Asked if the misperceptions bothered him, he said, “No, because they’re not really trying to understand me. They’re just following the crowd.’’
Cousins came to the NBA (fifth overall pick in 2010) with an advanced skill set, but he and Westphal clashed during the former Celtic’s short tenure as coach, and Cousins’s work ethic came into question.
His numbers have improved since his rookie season but he still shoots 44 percent, an alarming number for a post player.
“I know it’s happening,’’ he said of the improvement. “It may not happen at the speed other people want it to happen at, but I know it’s happening. I’m going to keep working hard.’’
A mentor who has emerged for Cousins is former Kings forward Chris Webber, who played seven seasons in Sacramento. He has tried to offer sound advice, not criticism.
“I have the utmost respect for C-Web, he’s a real person,’’ Cousins said. “He just gives me advice, tells me how to handle situations. He went through similar situations so of course he has advice for me. I guess you can say a big brother looking over me.’’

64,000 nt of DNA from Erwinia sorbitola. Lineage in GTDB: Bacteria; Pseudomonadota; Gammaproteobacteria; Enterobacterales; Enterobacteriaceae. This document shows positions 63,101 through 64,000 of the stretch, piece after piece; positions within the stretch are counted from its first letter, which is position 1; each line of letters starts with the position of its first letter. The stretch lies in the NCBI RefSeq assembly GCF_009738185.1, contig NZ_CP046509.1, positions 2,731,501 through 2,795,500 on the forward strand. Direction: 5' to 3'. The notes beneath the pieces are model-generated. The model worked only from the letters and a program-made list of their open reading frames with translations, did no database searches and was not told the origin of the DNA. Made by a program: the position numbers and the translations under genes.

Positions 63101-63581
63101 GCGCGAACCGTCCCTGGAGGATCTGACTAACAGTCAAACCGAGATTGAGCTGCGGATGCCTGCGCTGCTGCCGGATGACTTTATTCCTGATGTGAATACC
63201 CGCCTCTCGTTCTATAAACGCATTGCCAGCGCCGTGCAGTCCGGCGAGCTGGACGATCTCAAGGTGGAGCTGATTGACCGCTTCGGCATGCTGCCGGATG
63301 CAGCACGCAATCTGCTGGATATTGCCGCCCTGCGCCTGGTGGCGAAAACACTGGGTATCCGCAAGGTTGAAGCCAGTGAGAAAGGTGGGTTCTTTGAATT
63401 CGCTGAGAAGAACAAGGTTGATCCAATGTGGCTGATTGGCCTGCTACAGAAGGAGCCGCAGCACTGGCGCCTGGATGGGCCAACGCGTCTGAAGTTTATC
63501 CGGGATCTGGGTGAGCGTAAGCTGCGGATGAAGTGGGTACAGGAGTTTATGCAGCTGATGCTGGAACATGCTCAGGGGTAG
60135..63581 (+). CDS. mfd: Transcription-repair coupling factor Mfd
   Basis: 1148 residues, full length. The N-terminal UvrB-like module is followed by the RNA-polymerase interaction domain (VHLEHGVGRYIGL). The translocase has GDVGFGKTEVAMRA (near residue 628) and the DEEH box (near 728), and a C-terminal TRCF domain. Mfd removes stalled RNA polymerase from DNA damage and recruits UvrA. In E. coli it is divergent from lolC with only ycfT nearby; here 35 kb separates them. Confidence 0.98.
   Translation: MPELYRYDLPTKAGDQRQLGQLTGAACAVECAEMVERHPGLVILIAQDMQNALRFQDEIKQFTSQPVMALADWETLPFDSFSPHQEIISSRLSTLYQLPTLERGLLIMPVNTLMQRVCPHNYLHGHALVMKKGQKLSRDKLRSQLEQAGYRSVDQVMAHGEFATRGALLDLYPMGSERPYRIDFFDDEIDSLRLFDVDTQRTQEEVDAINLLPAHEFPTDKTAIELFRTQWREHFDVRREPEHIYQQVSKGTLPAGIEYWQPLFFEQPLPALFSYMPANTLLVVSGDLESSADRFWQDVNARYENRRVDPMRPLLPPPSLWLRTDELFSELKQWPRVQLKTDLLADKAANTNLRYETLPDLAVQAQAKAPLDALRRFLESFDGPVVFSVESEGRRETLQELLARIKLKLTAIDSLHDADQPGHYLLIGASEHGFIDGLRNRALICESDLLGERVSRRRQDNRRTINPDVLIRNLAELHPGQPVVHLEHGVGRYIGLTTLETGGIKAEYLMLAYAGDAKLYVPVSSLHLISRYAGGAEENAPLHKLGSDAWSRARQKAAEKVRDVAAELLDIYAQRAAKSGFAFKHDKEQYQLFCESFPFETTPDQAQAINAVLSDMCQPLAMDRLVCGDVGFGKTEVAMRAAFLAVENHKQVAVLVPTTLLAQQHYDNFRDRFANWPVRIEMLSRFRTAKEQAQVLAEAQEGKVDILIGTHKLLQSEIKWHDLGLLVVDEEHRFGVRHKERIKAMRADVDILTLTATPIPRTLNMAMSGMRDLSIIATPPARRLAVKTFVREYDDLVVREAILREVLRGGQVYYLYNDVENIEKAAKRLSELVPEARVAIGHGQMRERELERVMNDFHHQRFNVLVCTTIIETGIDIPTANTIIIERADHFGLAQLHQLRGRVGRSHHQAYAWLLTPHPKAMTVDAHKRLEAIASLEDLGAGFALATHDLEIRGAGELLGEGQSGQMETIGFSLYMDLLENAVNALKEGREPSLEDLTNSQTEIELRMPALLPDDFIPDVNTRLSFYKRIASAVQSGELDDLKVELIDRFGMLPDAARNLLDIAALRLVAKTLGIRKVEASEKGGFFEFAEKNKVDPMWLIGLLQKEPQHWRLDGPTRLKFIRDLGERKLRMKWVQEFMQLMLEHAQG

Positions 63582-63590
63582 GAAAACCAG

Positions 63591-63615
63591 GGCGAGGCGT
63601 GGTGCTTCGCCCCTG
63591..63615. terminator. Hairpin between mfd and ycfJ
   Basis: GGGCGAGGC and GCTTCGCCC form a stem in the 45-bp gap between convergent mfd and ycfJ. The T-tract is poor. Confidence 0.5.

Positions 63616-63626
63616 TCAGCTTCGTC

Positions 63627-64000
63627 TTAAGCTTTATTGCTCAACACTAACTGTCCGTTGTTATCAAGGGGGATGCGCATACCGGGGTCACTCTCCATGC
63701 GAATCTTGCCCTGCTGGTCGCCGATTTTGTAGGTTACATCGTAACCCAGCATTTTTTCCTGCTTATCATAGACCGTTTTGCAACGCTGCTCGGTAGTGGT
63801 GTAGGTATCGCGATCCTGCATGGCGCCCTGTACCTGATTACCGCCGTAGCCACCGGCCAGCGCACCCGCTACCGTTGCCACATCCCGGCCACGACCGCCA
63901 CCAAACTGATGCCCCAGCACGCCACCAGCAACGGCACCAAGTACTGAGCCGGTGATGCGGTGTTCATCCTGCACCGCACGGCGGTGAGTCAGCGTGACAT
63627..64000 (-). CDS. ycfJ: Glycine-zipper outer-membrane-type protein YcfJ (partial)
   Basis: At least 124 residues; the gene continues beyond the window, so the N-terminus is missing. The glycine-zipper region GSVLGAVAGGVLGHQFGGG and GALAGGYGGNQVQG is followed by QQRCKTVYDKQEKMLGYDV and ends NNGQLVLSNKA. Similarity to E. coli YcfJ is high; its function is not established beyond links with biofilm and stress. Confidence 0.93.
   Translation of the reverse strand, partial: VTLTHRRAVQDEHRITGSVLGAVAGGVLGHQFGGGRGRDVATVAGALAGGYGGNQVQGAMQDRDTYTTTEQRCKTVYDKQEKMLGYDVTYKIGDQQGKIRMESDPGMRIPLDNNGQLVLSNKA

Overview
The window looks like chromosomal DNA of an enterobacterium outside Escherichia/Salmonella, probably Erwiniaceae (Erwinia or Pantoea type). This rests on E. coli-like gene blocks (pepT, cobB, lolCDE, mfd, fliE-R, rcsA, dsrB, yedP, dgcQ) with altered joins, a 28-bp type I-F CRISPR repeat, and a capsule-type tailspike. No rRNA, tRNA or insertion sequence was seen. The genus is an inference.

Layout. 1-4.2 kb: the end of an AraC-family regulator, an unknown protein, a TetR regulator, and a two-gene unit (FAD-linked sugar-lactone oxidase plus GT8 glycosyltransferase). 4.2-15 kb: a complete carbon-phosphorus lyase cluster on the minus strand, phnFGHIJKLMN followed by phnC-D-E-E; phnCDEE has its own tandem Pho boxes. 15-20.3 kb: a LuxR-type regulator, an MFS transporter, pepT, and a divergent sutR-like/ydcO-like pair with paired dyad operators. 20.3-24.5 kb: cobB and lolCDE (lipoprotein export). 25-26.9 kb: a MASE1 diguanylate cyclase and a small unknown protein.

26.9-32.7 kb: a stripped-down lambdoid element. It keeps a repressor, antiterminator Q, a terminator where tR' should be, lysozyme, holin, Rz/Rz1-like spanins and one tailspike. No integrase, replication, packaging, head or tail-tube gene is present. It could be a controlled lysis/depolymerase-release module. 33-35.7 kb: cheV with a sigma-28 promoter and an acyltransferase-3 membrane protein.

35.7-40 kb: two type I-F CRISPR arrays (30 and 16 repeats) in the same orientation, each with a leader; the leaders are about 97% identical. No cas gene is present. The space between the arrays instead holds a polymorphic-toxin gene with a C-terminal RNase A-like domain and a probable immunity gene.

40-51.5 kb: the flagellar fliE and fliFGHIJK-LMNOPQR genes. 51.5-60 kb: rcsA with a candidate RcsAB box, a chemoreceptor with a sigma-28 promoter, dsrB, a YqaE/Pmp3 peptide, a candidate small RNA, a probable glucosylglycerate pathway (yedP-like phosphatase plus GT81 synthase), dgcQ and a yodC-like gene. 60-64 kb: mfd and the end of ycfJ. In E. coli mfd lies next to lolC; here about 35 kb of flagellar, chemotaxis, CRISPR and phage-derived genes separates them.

The Kings have been saved in Sacramento by a $391 million arena plan, and the organization has drafted Cousins, Tyreke Evans, Isaiah Thomas, and Jimmer Fredette as the potential core for a Western Conference contender. They have shown signs of progress, but it could take several seasons before they unseat the Lakers, Mavericks, and Spurs.
Cousins said he wants to be part of that effort.
“Sacramento is where I want to be,’’ he said. “I want to bring the organization back, help the organization get started back winning. I love the city of Sacramento. That’s where I want to be. End of story.
“We can dig a hole, throw that topic in there, cover it with dirt, pack it down. I want to be in Sacramento. End of story.’’
Nets’ Brooks rises rapidly
Last year, MarShon Brooks was trying to help Providence College get a better seed in the Big East tournament. Last week, he was a member of the Rising Stars roster during All-Star Weekend.
Brooks is looking like a cinch for the All-Rookie Team, averaging 14.1 points, second among first-year players to Cleveland’s Kyrie Irving.
“It’s definitely kind of crazy just playing with the likes of John Wall and guys I saw on TV at the same event last year,’’ said the Nets guard. “It’s a great feeling, not only that, but I definitely belong.’’
The Celtics actually drafted Brooks but quickly shipped him to New Jersey for JaJuan Johnson in a move that was prearranged. Brooks has turned into a professional scorer, with the ability to adjust to different defenses.
It’s been a whirlwind ride for Brooks, who may be turning into a cornerstone for the Nets.
“I must say, I didn’t expect it to come so easily,’’ he said. “But once I was in training camp, that’s when I started to realize I could score at this level.